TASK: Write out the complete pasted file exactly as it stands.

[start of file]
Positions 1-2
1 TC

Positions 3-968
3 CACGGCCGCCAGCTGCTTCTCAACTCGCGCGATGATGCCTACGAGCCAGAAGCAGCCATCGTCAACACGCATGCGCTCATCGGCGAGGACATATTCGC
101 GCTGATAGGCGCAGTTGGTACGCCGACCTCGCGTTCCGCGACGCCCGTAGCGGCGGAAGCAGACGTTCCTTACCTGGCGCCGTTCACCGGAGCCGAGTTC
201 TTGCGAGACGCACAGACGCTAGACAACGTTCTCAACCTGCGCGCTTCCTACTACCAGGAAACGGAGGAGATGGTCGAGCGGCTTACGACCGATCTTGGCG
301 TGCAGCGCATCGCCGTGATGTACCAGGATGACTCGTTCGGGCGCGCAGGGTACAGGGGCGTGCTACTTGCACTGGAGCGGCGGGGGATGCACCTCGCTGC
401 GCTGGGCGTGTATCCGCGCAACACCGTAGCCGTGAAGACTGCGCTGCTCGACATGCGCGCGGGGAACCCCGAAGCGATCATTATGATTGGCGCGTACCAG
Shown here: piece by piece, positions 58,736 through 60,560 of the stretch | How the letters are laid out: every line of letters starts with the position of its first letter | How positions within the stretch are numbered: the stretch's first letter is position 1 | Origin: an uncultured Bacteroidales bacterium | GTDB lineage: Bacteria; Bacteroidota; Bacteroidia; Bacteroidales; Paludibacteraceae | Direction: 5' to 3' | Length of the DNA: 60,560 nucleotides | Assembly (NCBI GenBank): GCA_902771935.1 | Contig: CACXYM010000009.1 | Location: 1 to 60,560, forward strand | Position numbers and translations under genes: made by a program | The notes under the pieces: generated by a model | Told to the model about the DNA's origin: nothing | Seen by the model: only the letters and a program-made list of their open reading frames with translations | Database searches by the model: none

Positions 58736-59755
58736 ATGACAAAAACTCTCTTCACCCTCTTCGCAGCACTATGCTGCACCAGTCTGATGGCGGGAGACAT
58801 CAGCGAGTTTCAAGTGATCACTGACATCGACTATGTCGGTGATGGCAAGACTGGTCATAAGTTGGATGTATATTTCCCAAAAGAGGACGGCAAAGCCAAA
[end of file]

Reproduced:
Positions 1-2
1 TC

Positions 3-968
3 CACGGCCGCCAGCTGCTTCTCAACTCGCGCGATGATGCCTACGAGCCAGAAGCAGCCATCGTCAACACGCATGCGCTCATCGGCGAGGACATATTCGC
101 GCTGATAGGCGCAGTTGGTACGCCGACCTCGCGTTCCGCGACGCCCGTAGCGGCGGAAGCAGACGTTCCTTACCTGGCGCCGTTCACCGGAGCCGAGTTC
201 TTGCGAGACGCACAGACGCTAGACAACGTTCTCAACCTGCGCGCTTCCTACTACCAGGAAACGGAGGAGATGGTCGAGCGGCTTACGACCGATCTTGGCG
301 TGCAGCGCATCGCCGTGATGTACCAGGATGACTCGTTCGGGCGCGCAGGGTACAGGGGCGTGCTACTTGCACTGGAGCGGCGGGGGATGCACCTCGCTGC
401 GCTGGGCGTGTATCCGCGCAACACCGTAGCCGTGAAGACTGCGCTGCTCGACATGCGCGCGGGGAACCCCGAAGCGATCATTATGATTGGCGCGTACCAG
Shown here: piece by piece, positions 58,736 through 60,560 of the stretch | How the letters are laid out: every line of letters starts with the position of its first letter | How positions within the stretch are numbered: the stretch's first letter is position 1 | Origin: an uncultured Bacteroidales bacterium | GTDB lineage: Bacteria; Bacteroidota; Bacteroidia; Bacteroidales; Paludibacteraceae | Direction: 5' to 3' | Length of the DNA: 60,560 nucleotides | Assembly (NCBI GenBank): GCA_902771935.1 | Contig: CACXYM010000009.1 | Location: 1 to 60,560, forward strand | Position numbers and translations under genes: made by a program | The notes under the pieces: generated by a model | Told to the model about the DNA's origin: nothing | Seen by the model: only the letters and a program-made list of their open reading frames with translations | Database searches by the model: none

Positions 58736-59755
58736 ATGACAAAAACTCTCTTCACCCTCTTCGCAGCACTATGCTGCACCAGTCTGATGGCGGGAGACAT
58801 CAGCGAGTTTCAAGTGATCACTGACATCGACTATGTCGGTGATGGCAAGACTGGTCATAAGTTGGATGTATATTTCCCAAAAGAGGACGGCAAAGCCAAA